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Review: Balloon Toons New Releases

Snow Wildsmith

I enjoyed the first Balloon Toons titles so much, that I bought myself their newest releases, even though I don’t have small children of my own. As with the first set of titles, the newest Balloon Toons are fun and eye-catching and offer a nice mix of storylines, so new readers are sure to find one they love. The new releases are available in both hardcover and paperback. I ordered paperback for several of them, since the price was so good ($4.99), but was disappointed to find that the bindings were tight and difficult to open. I could force them, but that would break the spines. Libraries are encouraged to add these, but be sure to order the hardcovers, which are reasonably priced at $10.99.

Dr Bugspit Web 300x235 Review: Balloon Toons New ReleasesA Day in the Office of Doctor Bugspit
by Elise Gravel
Ages 5-8; Grades K-2
Blue Apple, August 2011, 40 pages
Hardcover ISBN 978-1-60905-092-4, $10.99
Paperback ISBN 978-1-60905-182-2, $4.99

Gravel is just as offbeat here as she was in her first Balloon Toon title, Adopt a Glurb. The wacky Doctor Bugspit is the galaxy’s number one doctor, treating alien ailments with the help of the dour Nurse Giggles. Kids will laugh at the silly antics as Doctor Bugspit diagnoses illness like Split-Brain-O-Sis and dispenses medicines that he makes up using disgusting ingredients. The funny ending, with Doctor Bugspit scared of his own sneeze, will make kids feel better about their own doctor, who at least knows to get a tissue!

BoyKnight 300x234 Review: Balloon Toons New ReleasesThe Totally Awesome Epic Quest of the Brave Boy Knight
by Pranas T. Naujokaitis
Ages 5-8; Grades K-2
Blue Apple, October 2011, 40 pages
Hardcover ISBN 978-1-60905-099-3, $10.99
Paperback ISBN 978-1-60905-183-9, $4.99

A young boy is ready for adventure, but he’s not sure that hanging out with a girl is really the way to find some. Luckily he’s wrong and soon he and his monster friend Butterscotch are on their way to rescuing a city, investigating a dark cave, and finding a treasure. Naujokaitis’s plucky hero is definitely all-boy, but there is enough fun here for both genders. The girl he keeps running into gets him into and out of scrapes on a regular basis, but still gets him home in time for bed. The short chapters and bright colors will quickly catch the eye of young readers and the hip, silly fun will keep them reading, though parents may have to help with a few of the longer words or the contractions.

Super Duper Dog Park Web 300x234 Review: Balloon Toons New ReleasesThe Super-Duper Dog Park
by Aron Nels Steinke
Ages 5-8; Grades K-2
Blue Apple, October 2011, 40 pages
Hardcover ISBN 978-1-60905-093-1, $10.99
Paperback ISBN 978-1-60905-184-6, $4.99

In his newest Balloon Toons outing, Steinke moves from a nighttime romp with cats to daytime fun with dogs. There isn’t as much poetry as there was in The Super Crazy Cat Dance, but readers who love dogs will snatch this one up quickly. They’ll enjoy the detailed art and the fantastical park setting. Give this one to readers who have aged out of Go, Dog. Go. Steinke’s off-kilter adventure has a similar sense of whimsy and would make a good choice for inclusion in a read-to-a-dog library program.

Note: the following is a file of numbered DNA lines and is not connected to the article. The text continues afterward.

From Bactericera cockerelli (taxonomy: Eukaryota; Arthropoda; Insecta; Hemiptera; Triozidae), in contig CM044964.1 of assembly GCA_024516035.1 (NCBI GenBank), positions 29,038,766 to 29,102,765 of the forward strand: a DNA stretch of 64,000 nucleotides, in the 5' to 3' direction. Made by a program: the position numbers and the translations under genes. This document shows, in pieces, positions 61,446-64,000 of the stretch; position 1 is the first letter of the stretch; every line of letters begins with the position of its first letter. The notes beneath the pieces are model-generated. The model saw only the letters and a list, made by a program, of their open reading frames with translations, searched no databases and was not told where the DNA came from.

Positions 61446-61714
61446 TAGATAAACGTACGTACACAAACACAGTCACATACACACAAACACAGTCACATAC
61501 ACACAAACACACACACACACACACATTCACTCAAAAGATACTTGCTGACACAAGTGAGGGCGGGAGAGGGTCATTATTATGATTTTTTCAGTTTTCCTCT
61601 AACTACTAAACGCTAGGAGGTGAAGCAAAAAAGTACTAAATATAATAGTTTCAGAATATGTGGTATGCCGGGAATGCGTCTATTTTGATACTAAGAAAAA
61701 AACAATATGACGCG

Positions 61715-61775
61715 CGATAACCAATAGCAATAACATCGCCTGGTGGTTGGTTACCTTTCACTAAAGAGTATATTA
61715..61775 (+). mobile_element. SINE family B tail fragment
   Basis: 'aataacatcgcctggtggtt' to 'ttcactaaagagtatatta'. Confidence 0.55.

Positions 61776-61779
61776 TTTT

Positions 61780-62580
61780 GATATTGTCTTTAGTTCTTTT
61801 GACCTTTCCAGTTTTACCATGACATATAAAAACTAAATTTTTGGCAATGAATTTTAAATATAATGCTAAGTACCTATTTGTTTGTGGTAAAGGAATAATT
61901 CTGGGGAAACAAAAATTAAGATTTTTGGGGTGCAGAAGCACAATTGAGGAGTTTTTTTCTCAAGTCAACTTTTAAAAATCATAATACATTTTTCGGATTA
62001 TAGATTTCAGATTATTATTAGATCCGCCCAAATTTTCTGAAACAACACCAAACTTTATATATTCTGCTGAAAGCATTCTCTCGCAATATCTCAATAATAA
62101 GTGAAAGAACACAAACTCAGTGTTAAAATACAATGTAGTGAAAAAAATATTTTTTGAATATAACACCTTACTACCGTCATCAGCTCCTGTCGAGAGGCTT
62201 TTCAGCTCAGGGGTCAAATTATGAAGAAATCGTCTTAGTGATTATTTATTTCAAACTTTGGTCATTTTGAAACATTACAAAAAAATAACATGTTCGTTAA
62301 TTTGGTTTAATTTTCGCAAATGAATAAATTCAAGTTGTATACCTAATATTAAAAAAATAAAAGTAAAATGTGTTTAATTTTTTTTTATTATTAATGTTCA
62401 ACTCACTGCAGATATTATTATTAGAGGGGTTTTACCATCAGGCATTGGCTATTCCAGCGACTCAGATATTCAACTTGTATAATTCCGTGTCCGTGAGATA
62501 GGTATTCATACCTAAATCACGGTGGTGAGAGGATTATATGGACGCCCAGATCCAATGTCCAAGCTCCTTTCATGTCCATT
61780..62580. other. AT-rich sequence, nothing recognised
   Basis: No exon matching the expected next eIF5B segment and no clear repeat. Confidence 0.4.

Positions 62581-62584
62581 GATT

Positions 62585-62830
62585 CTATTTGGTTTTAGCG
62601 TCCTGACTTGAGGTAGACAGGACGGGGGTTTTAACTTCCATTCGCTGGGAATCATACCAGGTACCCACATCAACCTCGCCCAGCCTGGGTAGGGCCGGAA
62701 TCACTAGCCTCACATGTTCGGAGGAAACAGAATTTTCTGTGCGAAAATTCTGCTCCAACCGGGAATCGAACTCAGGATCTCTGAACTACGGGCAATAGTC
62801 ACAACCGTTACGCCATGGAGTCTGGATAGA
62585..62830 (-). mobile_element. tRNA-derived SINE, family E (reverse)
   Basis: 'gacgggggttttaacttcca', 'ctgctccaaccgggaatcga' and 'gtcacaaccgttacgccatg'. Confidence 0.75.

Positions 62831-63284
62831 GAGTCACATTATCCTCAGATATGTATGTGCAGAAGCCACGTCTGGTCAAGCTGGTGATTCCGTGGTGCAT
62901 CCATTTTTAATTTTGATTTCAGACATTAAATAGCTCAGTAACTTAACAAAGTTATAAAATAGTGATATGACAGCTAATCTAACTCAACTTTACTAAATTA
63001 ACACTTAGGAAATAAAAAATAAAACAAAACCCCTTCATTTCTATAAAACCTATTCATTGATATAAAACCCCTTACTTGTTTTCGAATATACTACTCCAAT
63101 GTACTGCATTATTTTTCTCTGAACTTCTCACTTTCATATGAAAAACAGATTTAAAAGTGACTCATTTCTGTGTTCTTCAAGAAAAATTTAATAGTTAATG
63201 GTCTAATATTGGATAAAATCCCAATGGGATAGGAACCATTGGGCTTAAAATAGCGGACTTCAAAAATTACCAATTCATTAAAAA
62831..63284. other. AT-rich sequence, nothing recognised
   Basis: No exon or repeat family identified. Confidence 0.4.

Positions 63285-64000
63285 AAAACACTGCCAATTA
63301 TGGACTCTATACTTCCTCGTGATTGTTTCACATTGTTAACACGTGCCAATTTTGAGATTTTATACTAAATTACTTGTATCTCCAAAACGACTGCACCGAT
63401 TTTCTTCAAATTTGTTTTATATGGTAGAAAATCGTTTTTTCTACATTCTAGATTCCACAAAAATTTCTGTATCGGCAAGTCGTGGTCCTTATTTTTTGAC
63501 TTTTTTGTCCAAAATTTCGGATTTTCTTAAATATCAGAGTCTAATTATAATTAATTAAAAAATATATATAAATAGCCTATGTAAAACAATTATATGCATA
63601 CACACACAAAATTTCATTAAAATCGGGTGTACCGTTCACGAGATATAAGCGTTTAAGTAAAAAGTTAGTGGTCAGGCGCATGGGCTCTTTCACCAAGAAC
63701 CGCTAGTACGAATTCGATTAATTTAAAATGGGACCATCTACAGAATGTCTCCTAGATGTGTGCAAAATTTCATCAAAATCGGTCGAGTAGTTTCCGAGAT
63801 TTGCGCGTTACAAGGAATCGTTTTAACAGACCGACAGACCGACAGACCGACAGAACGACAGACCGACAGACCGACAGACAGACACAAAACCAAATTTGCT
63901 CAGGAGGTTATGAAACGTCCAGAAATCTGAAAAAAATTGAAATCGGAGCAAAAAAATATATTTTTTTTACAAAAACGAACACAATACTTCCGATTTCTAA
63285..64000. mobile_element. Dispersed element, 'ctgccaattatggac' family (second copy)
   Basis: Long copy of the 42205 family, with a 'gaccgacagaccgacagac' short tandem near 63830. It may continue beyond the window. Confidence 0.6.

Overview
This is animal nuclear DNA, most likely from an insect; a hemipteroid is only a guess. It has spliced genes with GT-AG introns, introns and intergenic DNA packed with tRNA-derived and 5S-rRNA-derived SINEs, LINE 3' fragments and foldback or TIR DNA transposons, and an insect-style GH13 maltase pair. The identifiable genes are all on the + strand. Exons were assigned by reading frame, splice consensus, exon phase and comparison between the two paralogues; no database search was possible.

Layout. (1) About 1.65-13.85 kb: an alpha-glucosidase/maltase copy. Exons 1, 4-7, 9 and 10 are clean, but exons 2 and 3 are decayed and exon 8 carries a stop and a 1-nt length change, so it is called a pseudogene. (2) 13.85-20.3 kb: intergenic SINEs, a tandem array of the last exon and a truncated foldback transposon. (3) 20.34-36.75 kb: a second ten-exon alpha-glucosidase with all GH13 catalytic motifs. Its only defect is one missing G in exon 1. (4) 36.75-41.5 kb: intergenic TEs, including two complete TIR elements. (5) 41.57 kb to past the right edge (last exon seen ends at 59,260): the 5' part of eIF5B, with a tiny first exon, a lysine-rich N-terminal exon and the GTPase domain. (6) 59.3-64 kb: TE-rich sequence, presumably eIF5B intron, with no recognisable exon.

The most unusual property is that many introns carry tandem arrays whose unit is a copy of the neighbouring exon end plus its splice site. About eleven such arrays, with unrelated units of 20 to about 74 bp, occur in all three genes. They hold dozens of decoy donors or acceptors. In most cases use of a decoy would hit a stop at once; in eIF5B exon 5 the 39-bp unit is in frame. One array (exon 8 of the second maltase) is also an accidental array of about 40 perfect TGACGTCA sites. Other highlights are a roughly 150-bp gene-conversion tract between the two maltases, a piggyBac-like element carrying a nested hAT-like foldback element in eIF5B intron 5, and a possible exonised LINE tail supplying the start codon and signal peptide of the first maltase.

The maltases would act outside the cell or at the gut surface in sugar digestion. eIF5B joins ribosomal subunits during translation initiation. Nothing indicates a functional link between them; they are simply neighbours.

Prickles and the Dust Bunnies Web 300x234 Review: Balloon Toons New ReleasesPrickles vs. The Dust Bunnies
by Daniel Cleary
Ages 5-8; Grades K-2
Blue Apple, October 2011, 40 pages
Hardcover ISBN 978-1-60905-080-1, $10.99
Paperback ISBN 978-1-60905-185-3, $4.95

Cleary’s strange story has my favorite art out of all of the new Balloon Toons titles, though it may not appeal to everyone. His story is simple: a cat named Prickles keeps trying to get rid of the dust bunnies in the house while a mouse named Squeeky keeps helping them hide. Prickles and Squeeky are drawn with spiky lines sticking out of them, earning Prickles his name and making them both look cartoonishly fuzzy. The dust bunnies are an inspiration, rendered in pencil smudges with eyes and noses drawn in. The overall effect is one of messy fun, which makes Cleary’s art stand out from the usual run of art in children’s books, which tends towards the too-clean at times. It’s a perfect fit for this odd little story and kids will laugh at Prickles efforts, even as they unexpectedly learn more about dust.

It seems like the Balloon Toons line is going strong and that’s great for libraries and readers. Add these to either your graphic novel collection or your early reader shelf and they’re sure to check out again and again.

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Snow Wildsmith About Snow Wildsmith

Snow Wildsmith is a writer and former teen librarian. She has served on several committees for the American Library Association/Young Adult Library Services Association, including the 2010 Michael L. Printz Award Committee. She reviews graphic novels for Booklist, ICv2's Guide, No Flying No Tights, and Good Comics for Kids and also writes booktalks and creates recommended reading lists for Ebsco's NoveList database. Currently she is working on her first books, a nonfiction series for teens.

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